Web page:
Our work at OCSI can pretty much be summed up as “good evidence presented in the right way means more informed discussions and better decisions” (snappy!). So we are continually looking for better ways of getting the right data to the party – feeding good evidence in to discussions and decisions so that people can engage with and use the data.
Some audiences still prefer to digest the old staples of a fat report or website tool containing all the data (our Data Packs programme works with Local Information Systems across 50 Local Authorities, and more than 150 housing associations using our Community Insight tools). Others want to work through the information piece-by-piece as a group (our Rural Evidence analysis is part of ACRE’s community-planning toolkit for more than 4,000 parishes). Others are more selective, grabbing information on the move (our Numberhood app – ‘local stats in your pocket‘ – has now reached 70,000 downloads) relevant to what they’re doing.
Over the last few months, we’ve been exploring a different way of identifying and feeding relevant information into local discussions & decisions. Working together with the excellent Public-i and Democratic Society, the ‘Next Generation Local Information’ project has been part-funded by the Technology Strategy Board and NESTA under their ‘Destination local’ programme.
Put simply, we’re using smart ‘semantic’ search technologies – similar to those used by Amazon and other online retailers – to link our OCSI databases of local data to local forums and social media platforms. This means that relevant content from our continually updated collection of all government published data can help inform – and engage – discussions going on in local areas such as “how should we prioritise our Local Authority budget?”, “what should our neighbourhood plan look like?”, and so on.
So what are we going to be doing with all this?
In the short term, we (OCSI) will be using the technology to improve our Data Packs, Numberhood and Community Insight tools – opening-up wider range of relevant data to users. We think that the data and search technologies we’ve developed under the project are a great next step in using the information published by government and other sources to better inform discussions & decisions about local services and priorities.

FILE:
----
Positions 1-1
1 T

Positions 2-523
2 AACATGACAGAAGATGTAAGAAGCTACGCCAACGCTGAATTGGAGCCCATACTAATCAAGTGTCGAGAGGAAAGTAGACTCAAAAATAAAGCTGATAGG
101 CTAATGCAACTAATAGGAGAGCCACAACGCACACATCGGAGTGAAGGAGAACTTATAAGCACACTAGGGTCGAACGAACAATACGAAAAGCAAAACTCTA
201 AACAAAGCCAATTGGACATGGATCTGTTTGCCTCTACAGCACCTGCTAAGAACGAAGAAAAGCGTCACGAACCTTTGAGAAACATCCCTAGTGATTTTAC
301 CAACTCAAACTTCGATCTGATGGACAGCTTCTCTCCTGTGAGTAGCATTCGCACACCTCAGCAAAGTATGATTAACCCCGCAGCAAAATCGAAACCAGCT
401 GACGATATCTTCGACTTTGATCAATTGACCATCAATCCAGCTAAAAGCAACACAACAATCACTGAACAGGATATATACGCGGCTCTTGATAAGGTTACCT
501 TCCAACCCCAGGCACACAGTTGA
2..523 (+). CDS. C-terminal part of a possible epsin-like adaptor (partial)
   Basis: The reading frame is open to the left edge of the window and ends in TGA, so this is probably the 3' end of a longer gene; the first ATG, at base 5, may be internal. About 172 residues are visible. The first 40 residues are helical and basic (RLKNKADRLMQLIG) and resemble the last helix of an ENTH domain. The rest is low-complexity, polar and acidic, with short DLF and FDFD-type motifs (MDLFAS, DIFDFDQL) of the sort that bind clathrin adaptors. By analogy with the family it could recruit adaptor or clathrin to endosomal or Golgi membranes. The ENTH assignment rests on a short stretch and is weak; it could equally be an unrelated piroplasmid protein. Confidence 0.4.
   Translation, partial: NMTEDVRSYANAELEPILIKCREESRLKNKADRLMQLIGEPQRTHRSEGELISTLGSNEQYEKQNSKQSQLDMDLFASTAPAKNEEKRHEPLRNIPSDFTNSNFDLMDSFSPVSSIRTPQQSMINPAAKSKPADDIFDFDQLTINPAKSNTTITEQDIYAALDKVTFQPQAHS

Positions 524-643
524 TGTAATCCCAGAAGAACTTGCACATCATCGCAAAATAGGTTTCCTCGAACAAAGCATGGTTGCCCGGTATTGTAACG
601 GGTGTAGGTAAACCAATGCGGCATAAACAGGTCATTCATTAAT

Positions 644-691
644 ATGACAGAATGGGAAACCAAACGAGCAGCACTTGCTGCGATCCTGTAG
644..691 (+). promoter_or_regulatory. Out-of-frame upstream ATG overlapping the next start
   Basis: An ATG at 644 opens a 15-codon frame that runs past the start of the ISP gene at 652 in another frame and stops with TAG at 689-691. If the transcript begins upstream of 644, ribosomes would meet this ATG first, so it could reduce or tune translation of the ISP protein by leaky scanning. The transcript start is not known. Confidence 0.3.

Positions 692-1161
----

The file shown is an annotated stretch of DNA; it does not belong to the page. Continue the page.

Longer-term, there are a whole host of potential uses. The technology component of the project was launched at the LGA Annual conference in July, showcased from the conference website, and is currently being used in local projects with Lewes Council communities team. Together with the ninja expertise in digital services and building local engagement from Public-i and Democratic Society, we are exploring how the information can help feed into innovative ways of running local engagement/ consultations, wider (and more representative) participation and more collaborative discussions around neighbourhood planning, community budgets, redesigning services and so on.
As always, it is a real privilege to be working on some of the biggest challenges in using data and analysis to improve services and communities. Helping give people the right information, and in the right way, so that they feel empowered to join in the discussion. And also helping ensure that good quality evidence is used to inform and influence decisions and discussions. Bottom line, we believe that better data and information leads to better decisions and services.
Tom Smith, OCSI